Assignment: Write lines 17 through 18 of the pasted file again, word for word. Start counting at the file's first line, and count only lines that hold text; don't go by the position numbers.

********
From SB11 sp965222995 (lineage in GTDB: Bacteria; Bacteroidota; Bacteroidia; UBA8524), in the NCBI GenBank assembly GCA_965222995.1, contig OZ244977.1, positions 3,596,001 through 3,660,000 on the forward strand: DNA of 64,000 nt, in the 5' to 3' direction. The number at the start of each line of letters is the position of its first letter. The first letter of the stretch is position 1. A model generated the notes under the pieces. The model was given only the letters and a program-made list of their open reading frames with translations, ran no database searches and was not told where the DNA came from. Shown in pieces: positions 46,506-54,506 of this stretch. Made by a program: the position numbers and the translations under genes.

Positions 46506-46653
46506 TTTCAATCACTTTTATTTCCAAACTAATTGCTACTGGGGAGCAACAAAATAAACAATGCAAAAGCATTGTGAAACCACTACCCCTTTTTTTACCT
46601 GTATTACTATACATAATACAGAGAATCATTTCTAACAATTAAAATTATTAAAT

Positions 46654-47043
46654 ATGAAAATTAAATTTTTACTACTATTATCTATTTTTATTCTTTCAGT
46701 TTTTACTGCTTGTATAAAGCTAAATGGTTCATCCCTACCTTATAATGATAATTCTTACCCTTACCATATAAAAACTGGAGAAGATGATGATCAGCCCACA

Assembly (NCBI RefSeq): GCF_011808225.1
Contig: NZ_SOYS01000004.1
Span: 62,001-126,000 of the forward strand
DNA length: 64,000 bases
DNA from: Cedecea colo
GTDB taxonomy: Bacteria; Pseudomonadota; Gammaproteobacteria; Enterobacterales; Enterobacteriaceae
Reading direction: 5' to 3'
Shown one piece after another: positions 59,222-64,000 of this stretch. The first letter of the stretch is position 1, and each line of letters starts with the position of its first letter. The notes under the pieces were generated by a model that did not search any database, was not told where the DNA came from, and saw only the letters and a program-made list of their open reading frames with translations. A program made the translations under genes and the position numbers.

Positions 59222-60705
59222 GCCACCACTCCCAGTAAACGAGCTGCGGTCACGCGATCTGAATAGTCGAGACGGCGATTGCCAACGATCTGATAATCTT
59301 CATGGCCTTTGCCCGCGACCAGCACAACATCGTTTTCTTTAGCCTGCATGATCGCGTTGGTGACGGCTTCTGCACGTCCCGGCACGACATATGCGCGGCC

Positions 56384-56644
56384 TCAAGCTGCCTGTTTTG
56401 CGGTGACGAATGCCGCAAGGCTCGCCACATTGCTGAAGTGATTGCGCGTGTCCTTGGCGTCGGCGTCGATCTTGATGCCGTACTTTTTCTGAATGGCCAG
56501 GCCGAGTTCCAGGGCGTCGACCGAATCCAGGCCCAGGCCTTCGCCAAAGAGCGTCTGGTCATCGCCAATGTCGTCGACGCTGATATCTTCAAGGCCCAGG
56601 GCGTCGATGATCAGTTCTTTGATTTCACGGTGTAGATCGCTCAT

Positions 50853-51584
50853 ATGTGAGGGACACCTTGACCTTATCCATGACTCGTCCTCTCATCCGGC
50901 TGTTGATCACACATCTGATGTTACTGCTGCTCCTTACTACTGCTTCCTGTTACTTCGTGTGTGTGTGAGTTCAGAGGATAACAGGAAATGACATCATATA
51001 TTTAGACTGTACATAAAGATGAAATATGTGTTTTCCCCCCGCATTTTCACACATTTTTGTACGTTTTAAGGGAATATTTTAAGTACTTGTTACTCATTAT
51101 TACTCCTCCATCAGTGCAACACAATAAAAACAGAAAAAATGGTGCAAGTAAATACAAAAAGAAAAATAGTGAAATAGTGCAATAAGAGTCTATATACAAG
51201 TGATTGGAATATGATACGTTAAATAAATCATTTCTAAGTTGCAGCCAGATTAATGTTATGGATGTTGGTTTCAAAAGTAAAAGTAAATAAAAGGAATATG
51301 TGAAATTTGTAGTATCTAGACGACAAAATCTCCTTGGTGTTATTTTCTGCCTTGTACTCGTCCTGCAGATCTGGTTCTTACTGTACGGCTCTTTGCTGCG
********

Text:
59222 GCCACCACTCCCAGTAAACGAGCTGCGGTCACGCGATCTGAATAGTCGAGACGGCGATTGCCAACGATCTGATAATCTT
59301 CATGGCCTTTGCCCGCGACCAGCACAACATCGTTTTCTTTAGCCTGCATGATCGCGTTGGTGACGGCTTCTGCACGTCCCGGCACGACATATGCGCGGCC